We are here to encourage the development of gifted young singers and to stimulate the growth of New York City's invaluable chamber opera companies. But we will not neglect the Metropolitan Opera either. Get ready for bouquets and brickbats.
|Siberia at the turn of the 20th Century|
We recently wrote about how a good concert version of an opera can be a very pleasurable experience. Last night, Teatro Grattacielo's yearly entry in the verismo opera sweepstakes was Umberto Giordano's Siberia, an interesting and mostly satisfying evening for the opera lovers who crowded into the comfortable Gerald Lynch theater at John Jay College.
This opera premiered at La Scala in 1903 and was not a hit, although it did receive positive notices in Genoa and Paris and reached the New World in 1906 by way of the French Opera House in New Orleans, where so many European operas got their American start.
The libretto is a bit strange (Thanks, Founding Executive and Artistic Director Duane Printz, for a fine translation), not making many issues clear until late in the opera. One would expect more from the fine librettist Luigi Illica who served Giacomo Puccini so well; it is unclear whether the libretto is his original creation or whether he adapted the story from Leo Tolstoy's novel Resurrection.
Perhaps this early 19th c. story might have made more sense to the early 20th c. audience who witnessed it. The tale concerns the beautiful Stephana, mistress of the young Prince Alexis who has furnished her with a beautiful palace and servants and gifts. We do not figure out until much later that the disagreeable Gleby discovered the poor young woman on the streets, recognized her beauty, seduced her, taught her the ropes (so to speak), and sold her to the Prince in exchange for a liberal pension.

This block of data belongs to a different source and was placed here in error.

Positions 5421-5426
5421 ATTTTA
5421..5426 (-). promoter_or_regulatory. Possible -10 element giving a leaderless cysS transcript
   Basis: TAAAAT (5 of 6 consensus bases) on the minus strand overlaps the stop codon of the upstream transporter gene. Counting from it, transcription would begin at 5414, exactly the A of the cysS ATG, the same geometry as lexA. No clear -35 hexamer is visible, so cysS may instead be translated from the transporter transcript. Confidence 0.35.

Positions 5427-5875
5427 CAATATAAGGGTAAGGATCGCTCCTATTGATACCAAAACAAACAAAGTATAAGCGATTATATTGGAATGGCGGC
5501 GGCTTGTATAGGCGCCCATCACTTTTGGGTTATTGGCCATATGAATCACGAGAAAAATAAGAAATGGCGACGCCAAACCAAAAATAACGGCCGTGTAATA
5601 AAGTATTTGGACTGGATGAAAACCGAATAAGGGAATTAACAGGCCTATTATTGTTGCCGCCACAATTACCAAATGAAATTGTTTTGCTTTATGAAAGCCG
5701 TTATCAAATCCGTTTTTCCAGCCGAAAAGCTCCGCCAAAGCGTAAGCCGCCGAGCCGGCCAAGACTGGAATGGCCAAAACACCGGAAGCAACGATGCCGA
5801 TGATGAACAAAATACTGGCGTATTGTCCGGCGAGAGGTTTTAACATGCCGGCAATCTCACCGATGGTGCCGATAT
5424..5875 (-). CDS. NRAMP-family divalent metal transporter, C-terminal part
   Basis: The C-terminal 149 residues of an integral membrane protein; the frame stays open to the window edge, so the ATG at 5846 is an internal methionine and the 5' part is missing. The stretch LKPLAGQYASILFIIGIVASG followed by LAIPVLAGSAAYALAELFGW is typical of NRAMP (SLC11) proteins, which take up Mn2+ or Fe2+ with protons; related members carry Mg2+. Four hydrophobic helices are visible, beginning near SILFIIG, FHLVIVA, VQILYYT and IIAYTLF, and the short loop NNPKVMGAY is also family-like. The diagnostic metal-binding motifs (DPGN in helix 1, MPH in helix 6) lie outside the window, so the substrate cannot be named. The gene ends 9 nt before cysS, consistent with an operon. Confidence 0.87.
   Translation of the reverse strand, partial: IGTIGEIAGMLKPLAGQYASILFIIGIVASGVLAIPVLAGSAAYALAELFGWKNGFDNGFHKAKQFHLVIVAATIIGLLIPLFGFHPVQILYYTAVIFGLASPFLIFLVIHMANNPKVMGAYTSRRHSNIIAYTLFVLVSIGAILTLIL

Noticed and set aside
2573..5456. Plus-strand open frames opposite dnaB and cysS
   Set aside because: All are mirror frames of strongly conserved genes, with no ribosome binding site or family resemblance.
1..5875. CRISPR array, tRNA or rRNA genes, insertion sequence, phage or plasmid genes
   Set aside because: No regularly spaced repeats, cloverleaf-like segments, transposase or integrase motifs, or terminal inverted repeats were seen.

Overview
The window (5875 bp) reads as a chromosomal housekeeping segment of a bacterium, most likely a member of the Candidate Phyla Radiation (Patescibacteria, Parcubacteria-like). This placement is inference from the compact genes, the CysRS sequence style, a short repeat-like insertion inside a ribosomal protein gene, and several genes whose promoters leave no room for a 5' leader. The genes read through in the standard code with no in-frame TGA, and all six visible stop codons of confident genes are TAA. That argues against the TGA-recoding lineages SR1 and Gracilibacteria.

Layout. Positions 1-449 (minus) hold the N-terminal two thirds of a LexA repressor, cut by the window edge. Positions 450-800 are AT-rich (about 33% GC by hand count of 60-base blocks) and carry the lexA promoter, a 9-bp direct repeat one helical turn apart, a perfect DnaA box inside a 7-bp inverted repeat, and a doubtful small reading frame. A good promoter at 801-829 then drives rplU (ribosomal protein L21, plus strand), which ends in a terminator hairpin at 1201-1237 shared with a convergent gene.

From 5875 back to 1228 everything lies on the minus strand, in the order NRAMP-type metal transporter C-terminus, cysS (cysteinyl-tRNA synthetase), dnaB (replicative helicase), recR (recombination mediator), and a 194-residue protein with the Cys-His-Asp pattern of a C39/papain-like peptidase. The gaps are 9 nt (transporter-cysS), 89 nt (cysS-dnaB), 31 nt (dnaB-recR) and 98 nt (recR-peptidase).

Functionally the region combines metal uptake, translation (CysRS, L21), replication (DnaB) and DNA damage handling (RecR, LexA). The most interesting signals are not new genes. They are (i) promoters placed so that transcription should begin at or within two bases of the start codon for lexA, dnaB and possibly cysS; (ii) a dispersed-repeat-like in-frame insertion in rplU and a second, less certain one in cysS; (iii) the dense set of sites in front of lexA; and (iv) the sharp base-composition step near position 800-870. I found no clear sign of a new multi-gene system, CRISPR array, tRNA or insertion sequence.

It is, of course, in Gleby's interest to ensure her availability to the Prince and he is distressed when she stays out all night. The reason for her failure to live up to her duties is her true love for the soldier Vassili who thinks she is an ordinary working girl of the innocent variety, not the kind of "working girl" she really is.
She has kept her palatial home secret but young Vassili, called to war, comes to the palace to bid farewell to his mother (or so we think) and discovers Stephana who is upset to be found out. Alexis is also upset by Vassili's presence and the two draw swords. Alexis is either wounded or dies.
Vassili is sent to prison in Siberia and Stephana follows him (in a troika and swathed in furs) having given up her glamorous life. This seems to be partly out of love and partly to seek redemption.
Life in Siberia is virtually unendurable but she loves it there because of her love for Vassili and a renewed sense of purity she feels. But the lovers plan to escape and are caught, perhaps because the jealous Gleby has also arrived at the prison and rats her out (or so we think). She is shot and dies (happily) in Vassili's arms.